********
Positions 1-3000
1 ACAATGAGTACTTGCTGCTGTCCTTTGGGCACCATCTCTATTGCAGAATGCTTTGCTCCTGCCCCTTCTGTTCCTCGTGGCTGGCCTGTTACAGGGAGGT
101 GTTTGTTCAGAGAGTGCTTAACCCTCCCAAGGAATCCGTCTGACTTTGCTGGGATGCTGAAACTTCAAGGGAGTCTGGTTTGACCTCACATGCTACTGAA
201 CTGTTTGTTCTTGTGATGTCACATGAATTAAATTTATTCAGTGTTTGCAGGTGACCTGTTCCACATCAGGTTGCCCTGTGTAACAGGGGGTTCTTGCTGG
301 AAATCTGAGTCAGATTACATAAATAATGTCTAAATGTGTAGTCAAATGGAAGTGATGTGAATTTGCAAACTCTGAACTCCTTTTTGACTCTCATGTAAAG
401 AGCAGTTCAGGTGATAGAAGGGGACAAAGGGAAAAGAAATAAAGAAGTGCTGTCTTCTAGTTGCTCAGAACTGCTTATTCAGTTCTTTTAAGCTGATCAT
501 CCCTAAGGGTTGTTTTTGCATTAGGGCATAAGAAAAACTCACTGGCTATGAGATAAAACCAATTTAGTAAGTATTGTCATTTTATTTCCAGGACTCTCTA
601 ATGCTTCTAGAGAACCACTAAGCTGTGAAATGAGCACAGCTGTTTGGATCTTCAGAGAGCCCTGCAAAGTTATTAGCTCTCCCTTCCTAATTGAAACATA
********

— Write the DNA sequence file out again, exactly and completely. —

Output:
Positions 1-3000
1 ACAATGAGTACTTGCTGCTGTCCTTTGGGCACCATCTCTATTGCAGAATGCTTTGCTCCTGCCCCTTCTGTTCCTCGTGGCTGGCCTGTTACAGGGAGGT
101 GTTTGTTCAGAGAGTGCTTAACCCTCCCAAGGAATCCGTCTGACTTTGCTGGGATGCTGAAACTTCAAGGGAGTCTGGTTTGACCTCACATGCTACTGAA
201 CTGTTTGTTCTTGTGATGTCACATGAATTAAATTTATTCAGTGTTTGCAGGTGACCTGTTCCACATCAGGTTGCCCTGTGTAACAGGGGGTTCTTGCTGG
301 AAATCTGAGTCAGATTACATAAATAATGTCTAAATGTGTAGTCAAATGGAAGTGATGTGAATTTGCAAACTCTGAACTCCTTTTTGACTCTCATGTAAAG
401 AGCAGTTCAGGTGATAGAAGGGGACAAAGGGAAAAGAAATAAAGAAGTGCTGTCTTCTAGTTGCTCAGAACTGCTTATTCAGTTCTTTTAAGCTGATCAT
501 CCCTAAGGGTTGTTTTTGCATTAGGGCATAAGAAAAACTCACTGGCTATGAGATAAAACCAATTTAGTAAGTATTGTCATTTTATTTCCAGGACTCTCTA
601 ATGCTTCTAGAGAACCACTAAGCTGTGAAATGAGCACAGCTGTTTGGATCTTCAGAGAGCCCTGCAAAGTTATTAGCTCTCCCTTCCTAATTGAAACATA